David Bourget (Western Ontario)
David Chalmers (ANU, NYU)
Rafael De Clercq
Ezio Di Nucci
Jonathan Jenkins Ichikawa
Jack Alan Reynolds
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Philosophers' Imprint 9 (9):1-16 (2009)
First-person data have been both condemned and hailed because of their alleged privacy. Critics argue that science must be based on public evidence: since first-person data are private, they should be banned from science. Apologists reply that first-person data are necessary for understanding the mind: since first-person data are private, scientists must be allowed to use private evidence. I argue that both views rest on a false premise. In psychology and neuroscience, the subjects issuing first-person reports and other sources of first-person data play the epistemic role of a (self-) measuring instrument. Data from measuring instruments are public and can be validated by public methods. Therefore, first-person data are as public as other scientific data: their use in science is legitimate, in accordance with standard scientific methodology.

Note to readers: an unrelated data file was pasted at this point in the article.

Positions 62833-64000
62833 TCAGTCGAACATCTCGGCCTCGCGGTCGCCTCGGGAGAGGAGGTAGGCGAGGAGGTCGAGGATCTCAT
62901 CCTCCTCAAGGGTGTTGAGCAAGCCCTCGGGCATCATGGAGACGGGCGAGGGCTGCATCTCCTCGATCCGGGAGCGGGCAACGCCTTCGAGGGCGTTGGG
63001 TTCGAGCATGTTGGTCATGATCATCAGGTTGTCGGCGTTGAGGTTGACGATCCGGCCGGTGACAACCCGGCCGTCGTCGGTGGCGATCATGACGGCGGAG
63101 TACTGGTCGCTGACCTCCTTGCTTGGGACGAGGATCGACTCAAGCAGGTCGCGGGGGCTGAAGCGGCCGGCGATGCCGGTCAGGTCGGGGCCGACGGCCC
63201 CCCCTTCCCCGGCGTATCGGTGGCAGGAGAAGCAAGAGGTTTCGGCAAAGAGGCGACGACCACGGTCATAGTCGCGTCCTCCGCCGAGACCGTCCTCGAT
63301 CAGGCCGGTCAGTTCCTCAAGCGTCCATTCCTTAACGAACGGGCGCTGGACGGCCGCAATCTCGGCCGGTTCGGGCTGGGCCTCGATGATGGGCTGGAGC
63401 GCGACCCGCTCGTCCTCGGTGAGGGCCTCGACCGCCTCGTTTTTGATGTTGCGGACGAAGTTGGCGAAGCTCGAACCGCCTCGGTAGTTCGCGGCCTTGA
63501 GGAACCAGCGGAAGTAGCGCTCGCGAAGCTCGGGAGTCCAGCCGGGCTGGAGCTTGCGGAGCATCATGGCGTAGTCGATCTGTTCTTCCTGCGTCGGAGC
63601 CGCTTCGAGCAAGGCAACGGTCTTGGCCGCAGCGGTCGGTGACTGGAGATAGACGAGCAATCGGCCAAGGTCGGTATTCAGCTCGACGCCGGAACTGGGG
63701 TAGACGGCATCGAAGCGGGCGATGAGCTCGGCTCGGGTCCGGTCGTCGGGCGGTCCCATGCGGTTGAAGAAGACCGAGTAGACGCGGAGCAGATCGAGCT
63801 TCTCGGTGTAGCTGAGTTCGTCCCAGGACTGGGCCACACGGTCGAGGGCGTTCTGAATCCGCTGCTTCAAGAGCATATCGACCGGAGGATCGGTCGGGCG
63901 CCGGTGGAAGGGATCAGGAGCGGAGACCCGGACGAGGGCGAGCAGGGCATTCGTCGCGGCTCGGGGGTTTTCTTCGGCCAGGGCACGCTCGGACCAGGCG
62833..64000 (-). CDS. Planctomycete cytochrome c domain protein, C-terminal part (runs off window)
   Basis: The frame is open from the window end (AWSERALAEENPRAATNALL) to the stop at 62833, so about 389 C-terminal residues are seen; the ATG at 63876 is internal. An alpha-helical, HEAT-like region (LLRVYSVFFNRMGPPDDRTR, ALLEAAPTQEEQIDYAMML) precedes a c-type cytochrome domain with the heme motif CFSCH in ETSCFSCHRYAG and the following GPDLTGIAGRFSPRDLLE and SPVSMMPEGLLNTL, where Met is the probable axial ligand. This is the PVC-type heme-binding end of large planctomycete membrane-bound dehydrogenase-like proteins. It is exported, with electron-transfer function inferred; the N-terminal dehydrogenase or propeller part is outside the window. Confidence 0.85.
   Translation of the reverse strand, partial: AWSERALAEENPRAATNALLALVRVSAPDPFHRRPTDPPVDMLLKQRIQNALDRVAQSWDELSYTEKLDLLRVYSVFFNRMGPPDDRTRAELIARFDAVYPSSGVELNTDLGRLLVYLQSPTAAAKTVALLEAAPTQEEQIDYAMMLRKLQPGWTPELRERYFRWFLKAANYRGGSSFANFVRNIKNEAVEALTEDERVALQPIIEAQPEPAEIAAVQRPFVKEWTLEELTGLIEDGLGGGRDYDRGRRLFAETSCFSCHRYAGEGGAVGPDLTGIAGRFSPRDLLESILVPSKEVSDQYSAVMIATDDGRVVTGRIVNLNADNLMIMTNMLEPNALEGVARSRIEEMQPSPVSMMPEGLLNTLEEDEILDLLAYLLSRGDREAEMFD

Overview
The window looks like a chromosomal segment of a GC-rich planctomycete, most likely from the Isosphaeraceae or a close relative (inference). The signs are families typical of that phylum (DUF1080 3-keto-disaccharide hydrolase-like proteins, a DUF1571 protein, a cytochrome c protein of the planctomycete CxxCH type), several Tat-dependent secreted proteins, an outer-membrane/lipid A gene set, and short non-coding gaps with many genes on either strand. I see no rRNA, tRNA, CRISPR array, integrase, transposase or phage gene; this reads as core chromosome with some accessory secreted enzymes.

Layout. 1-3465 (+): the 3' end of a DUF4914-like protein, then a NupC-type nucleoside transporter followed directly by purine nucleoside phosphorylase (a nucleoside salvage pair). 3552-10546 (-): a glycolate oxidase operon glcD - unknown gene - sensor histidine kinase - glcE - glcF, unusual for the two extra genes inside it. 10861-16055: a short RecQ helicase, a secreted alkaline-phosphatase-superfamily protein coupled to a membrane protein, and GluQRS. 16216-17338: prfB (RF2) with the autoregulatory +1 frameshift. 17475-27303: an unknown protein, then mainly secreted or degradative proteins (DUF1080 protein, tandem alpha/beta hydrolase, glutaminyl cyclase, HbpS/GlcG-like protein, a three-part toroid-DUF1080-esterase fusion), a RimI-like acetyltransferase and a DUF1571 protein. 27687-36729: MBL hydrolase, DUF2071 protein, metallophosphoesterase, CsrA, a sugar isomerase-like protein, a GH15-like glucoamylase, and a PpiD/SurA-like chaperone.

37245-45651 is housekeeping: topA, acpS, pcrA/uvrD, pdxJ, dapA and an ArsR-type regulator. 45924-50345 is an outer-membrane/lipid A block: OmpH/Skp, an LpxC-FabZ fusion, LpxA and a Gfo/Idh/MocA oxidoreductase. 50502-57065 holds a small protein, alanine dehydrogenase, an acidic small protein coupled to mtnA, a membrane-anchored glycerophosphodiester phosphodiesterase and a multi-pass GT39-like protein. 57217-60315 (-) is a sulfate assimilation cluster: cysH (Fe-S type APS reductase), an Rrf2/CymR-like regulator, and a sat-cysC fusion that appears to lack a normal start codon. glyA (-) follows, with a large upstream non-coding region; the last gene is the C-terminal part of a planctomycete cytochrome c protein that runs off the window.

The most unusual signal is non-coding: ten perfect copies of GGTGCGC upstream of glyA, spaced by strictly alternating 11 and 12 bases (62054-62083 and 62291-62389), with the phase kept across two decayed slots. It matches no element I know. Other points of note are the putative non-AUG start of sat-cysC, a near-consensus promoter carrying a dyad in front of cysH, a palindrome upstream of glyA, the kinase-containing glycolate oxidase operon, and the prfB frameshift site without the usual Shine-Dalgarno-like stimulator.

|Keywords||first-person data privacy publicity measurement consciousness methodology of science psychology|
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